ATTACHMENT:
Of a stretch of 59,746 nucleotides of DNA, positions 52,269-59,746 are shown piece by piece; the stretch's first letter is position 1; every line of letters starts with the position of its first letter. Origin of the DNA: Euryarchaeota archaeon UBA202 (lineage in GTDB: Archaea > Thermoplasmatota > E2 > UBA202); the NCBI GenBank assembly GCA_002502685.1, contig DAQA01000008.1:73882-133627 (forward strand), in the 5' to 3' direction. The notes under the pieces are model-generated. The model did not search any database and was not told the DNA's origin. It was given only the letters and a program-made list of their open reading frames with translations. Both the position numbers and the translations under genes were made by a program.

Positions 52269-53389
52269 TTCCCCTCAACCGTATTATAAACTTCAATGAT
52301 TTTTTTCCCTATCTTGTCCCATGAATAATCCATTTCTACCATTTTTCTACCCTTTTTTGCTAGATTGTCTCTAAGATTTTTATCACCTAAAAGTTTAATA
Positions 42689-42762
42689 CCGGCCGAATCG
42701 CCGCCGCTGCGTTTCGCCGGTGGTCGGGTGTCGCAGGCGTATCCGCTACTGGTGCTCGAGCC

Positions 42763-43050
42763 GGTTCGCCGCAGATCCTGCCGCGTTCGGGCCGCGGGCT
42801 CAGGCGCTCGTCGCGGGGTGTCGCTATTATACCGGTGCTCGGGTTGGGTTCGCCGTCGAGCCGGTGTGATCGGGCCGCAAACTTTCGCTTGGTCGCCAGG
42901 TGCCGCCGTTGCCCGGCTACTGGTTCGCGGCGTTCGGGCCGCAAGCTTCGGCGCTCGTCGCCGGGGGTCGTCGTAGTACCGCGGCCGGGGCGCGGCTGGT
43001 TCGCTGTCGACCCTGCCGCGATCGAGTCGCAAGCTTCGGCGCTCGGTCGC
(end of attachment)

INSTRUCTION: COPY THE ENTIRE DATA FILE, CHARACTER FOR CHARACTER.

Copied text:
Of a stretch of 59,746 nucleotides of DNA, positions 52,269-59,746 are shown piece by piece; the stretch's first letter is position 1; every line of letters starts with the position of its first letter. Origin of the DNA: Euryarchaeota archaeon UBA202 (lineage in GTDB: Archaea > Thermoplasmatota > E2 > UBA202); the NCBI GenBank assembly GCA_002502685.1, contig DAQA01000008.1:73882-133627 (forward strand), in the 5' to 3' direction. The notes under the pieces are model-generated. The model did not search any database and was not told the DNA's origin. It was given only the letters and a program-made list of their open reading frames with translations. Both the position numbers and the translations under genes were made by a program.

Positions 52269-53389
52269 TTCCCCTCAACCGTATTATAAACTTCAATGAT
52301 TTTTTTCCCTATCTTGTCCCATGAATAATCCATTTCTACCATTTTTCTACCCTTTTTTGCTAGATTGTCTCTAAGATTTTTATCACCTAAAAGTTTAATA
Positions 42689-42762
42689 CCGGCCGAATCG
42701 CCGCCGCTGCGTTTCGCCGGTGGTCGGGTGTCGCAGGCGTATCCGCTACTGGTGCTCGAGCC

Positions 42763-43050
42763 GGTTCGCCGCAGATCCTGCCGCGTTCGGGCCGCGGGCT
42801 CAGGCGCTCGTCGCGGGGTGTCGCTATTATACCGGTGCTCGGGTTGGGTTCGCCGTCGAGCCGGTGTGATCGGGCCGCAAACTTTCGCTTGGTCGCCAGG
42901 TGCCGCCGTTGCCCGGCTACTGGTTCGCGGCGTTCGGGCCGCAAGCTTCGGCGCTCGTCGCCGGGGGTCGTCGTAGTACCGCGGCCGGGGCGCGGCTGGT
43001 TCGCTGTCGACCCTGCCGCGATCGAGTCGCAAGCTTCGGCGCTCGGTCGC